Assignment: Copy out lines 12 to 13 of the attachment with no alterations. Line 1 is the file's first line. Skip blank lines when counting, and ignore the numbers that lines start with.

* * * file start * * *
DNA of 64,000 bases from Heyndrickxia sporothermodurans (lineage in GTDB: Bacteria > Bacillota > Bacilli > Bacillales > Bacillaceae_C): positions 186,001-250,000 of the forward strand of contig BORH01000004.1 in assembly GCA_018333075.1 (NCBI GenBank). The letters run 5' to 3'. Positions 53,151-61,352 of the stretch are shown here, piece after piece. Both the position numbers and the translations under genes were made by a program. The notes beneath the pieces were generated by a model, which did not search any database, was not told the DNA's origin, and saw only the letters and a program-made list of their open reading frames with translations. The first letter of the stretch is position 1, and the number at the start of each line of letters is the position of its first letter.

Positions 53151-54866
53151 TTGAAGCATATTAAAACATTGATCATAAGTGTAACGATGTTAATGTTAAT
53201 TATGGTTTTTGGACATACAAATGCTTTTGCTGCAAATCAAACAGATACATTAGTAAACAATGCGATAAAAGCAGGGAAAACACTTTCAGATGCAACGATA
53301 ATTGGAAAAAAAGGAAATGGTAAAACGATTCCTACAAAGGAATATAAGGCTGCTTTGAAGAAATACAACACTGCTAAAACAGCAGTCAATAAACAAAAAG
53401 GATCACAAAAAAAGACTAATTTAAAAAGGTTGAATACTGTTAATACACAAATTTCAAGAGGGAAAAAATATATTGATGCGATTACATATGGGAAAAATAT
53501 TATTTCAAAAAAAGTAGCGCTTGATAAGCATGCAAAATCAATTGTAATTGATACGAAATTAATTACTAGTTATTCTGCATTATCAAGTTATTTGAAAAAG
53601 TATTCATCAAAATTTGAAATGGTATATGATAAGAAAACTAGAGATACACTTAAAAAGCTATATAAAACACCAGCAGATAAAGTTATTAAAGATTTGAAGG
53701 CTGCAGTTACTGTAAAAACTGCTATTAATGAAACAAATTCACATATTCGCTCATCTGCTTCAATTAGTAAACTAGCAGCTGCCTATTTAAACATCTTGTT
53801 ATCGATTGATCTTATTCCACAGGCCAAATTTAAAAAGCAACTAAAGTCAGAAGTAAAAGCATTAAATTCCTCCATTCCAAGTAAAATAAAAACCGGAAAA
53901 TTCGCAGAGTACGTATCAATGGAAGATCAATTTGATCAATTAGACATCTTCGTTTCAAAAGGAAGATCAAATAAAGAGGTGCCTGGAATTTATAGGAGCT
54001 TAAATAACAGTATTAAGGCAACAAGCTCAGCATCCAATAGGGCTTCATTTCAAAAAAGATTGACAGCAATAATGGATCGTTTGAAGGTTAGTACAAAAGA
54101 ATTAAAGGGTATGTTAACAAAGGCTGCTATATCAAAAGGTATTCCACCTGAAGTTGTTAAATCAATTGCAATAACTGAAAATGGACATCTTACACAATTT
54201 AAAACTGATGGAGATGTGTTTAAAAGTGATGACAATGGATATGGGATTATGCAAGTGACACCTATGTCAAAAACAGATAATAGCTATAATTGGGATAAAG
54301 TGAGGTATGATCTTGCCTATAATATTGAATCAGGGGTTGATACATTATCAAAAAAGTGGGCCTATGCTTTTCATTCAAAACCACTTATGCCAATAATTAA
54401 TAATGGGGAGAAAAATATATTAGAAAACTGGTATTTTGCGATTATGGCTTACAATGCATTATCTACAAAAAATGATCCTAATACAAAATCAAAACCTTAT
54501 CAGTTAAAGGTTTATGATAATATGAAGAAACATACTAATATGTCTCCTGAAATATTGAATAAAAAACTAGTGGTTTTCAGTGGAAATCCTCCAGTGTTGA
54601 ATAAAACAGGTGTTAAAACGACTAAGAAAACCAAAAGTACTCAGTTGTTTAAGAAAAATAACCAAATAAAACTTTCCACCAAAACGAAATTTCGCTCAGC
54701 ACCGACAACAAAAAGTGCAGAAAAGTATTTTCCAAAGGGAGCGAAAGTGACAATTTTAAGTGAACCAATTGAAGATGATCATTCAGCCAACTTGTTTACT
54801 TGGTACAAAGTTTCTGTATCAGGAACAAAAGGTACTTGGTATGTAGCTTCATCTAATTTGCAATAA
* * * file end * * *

54001 TAAATAACAGTATTAAGGCAACAAGCTCAGCATCCAATAGGGCTTCATTTCAAAAAAGATTGACAGCAATAATGGATCGTTTGAAGGTTAGTACAAAAGA
54101 ATTAAAGGGTATGTTAACAAAGGCTGCTATATCAAAAGGTATTCCACCTGAAGTTGTTAAATCAATTGCAATAACTGAAAATGGACATCTTACACAATTT